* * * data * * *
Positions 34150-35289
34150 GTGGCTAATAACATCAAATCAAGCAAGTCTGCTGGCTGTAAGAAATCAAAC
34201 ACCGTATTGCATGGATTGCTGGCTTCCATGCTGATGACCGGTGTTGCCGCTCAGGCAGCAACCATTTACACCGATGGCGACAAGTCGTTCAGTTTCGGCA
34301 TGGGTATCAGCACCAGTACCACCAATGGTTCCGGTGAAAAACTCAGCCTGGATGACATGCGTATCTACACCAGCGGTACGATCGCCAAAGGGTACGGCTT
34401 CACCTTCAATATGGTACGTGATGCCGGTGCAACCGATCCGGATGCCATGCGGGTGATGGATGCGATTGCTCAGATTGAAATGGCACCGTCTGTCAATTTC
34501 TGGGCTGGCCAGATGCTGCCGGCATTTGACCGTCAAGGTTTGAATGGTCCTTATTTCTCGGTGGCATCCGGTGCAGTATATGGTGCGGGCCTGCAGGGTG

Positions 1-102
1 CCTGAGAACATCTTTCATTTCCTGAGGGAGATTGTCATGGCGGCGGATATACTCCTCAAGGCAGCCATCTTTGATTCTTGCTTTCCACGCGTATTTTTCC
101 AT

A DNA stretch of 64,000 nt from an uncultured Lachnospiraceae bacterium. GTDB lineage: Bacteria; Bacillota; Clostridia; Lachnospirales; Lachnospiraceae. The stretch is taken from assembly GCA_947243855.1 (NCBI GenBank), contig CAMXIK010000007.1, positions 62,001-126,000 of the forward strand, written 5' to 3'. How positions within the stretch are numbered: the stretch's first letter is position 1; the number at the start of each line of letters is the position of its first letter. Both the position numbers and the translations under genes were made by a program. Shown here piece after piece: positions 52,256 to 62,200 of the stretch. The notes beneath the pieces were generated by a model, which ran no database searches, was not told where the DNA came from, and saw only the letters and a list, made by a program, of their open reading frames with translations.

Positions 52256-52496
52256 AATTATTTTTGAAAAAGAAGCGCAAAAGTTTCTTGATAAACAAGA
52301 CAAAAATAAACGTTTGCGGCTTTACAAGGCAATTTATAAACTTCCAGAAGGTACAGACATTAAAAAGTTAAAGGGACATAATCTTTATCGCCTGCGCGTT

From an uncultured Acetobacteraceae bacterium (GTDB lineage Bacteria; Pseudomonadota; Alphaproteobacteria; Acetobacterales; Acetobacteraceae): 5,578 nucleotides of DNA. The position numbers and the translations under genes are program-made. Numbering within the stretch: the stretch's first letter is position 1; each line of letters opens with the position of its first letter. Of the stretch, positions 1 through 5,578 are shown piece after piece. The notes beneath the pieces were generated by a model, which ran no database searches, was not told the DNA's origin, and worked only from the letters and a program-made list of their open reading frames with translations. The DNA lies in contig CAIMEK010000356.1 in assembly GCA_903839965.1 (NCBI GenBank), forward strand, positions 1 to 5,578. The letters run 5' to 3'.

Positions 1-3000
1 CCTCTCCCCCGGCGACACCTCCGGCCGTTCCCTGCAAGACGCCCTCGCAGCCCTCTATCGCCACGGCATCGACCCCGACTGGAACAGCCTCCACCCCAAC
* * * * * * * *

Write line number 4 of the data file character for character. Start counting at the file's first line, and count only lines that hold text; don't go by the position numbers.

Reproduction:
34301 TGGGTATCAGCACCAGTACCACCAATGGTTCCGGTGAAAAACTCAGCCTGGATGACATGCGTATCTACACCAGCGGTACGATCGCCAAAGGGTACGGCTT